• the 3.3Ω resistor could be swapped out for a 3.5Ω or 3.9Ω to bring down the highs ever so slightly and give these wonderful speakers a slightly warmer tone.
  • bypassing with Miflex 0.022uF paper oil caps just doesn't work (not to my taste), even after 3 days of burn in. With the caps, everything sounds spacial, yes you get increased clarity of highs but they are projected out in front of voices losing a tight silky cohesion to music, with increased lightness and mild echo to singers' voices. Plus, this lightness does not exist on my B&W P7s and Sony WF-1000x3 headphones, so bypassing I think creates a reverb in the highs which I just don't like, especially with the DM601S2's metal dome tweeters. It doesn't work to my taste, especially not with warm live jazz music.

Final recommended diagram attached and a (unscientific) frequency response measured with my phone 50cm from the speaker.
 

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cawauk

Member
2021-07-08 11:50 am
Cawauk, could you tell me how you have achieved that frequency response graph with the telephone?
Pink noise in the amp? What APP?
I use "spectroid" app and play a frequency sweep from YouTube. Now obviously this is hardly scientific, as:

a) the frequency sweep recording quality is unknown
b) I have no idea how accurate the microphone on my phone is (note the HF drop, this happens across all amplifier/speaker tests so likely due to phone mic limitations)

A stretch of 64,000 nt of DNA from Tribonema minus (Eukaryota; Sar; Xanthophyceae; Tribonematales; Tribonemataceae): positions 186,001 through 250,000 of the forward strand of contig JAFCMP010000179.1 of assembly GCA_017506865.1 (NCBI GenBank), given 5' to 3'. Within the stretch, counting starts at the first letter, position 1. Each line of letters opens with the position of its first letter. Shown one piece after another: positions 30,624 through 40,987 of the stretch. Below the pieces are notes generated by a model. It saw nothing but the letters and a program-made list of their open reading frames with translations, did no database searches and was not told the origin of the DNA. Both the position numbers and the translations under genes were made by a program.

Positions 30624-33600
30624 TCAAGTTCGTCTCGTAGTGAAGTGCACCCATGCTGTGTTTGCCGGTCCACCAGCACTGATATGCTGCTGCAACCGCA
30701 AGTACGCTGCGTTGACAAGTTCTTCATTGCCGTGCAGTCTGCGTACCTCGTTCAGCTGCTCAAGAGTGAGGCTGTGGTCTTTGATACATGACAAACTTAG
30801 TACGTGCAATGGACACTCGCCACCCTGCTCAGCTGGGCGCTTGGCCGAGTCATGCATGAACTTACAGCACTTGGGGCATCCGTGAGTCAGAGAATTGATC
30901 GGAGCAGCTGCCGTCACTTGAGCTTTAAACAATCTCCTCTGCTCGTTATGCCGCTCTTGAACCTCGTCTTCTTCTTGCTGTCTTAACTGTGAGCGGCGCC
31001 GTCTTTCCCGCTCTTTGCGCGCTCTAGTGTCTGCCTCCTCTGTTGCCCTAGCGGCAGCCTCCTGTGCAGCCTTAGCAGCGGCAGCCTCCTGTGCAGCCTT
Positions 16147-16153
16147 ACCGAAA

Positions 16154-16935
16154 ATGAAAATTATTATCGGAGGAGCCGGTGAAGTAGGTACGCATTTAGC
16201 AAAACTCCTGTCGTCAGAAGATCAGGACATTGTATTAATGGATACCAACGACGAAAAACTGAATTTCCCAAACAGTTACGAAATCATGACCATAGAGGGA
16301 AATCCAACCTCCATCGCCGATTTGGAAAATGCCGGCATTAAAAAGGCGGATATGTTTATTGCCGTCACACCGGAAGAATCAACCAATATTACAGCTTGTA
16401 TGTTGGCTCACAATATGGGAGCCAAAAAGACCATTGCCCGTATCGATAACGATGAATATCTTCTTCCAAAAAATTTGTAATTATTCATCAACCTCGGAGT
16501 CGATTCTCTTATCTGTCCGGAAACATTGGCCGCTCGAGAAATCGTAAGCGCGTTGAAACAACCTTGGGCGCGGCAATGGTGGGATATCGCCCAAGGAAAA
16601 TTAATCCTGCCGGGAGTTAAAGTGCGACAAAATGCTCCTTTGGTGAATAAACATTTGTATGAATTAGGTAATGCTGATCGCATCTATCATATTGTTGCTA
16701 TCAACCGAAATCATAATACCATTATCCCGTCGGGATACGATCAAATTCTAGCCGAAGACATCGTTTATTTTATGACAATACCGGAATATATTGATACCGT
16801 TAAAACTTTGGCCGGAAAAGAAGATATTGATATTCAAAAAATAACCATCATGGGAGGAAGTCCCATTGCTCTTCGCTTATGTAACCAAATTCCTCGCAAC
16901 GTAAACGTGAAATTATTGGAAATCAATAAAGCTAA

c) I live on the last floor with sloping roof and a huge kitchen counter separating living room from kitchen, resulting in numerous room modes (especially around lower frequencies which can easily be heard moving around)
d) my measurements were made with speakers in their listening positions, i.e. less than 1m from the wall.

However, this approach is helpful for before and after comparisons using different crossover configurations. For example, I've attached the sweep result prior to reversing my tweeter connections - you can clearly see the 4kHz to 5kHz dip.
 

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I have 603 s3. What crossover mods would you suggest? I've already upgraded the internal box cabling with qed speaker cable.
IIRC the 603 has the same mid and tweeter as the 601. So you could make the original upgrade to them.
With the bass driver LPF and mid driver HPF I don't really know. You'd have to measure a frequency sweep with a measuring microphone and then design the crossover based on that, IF the original isn't good enough.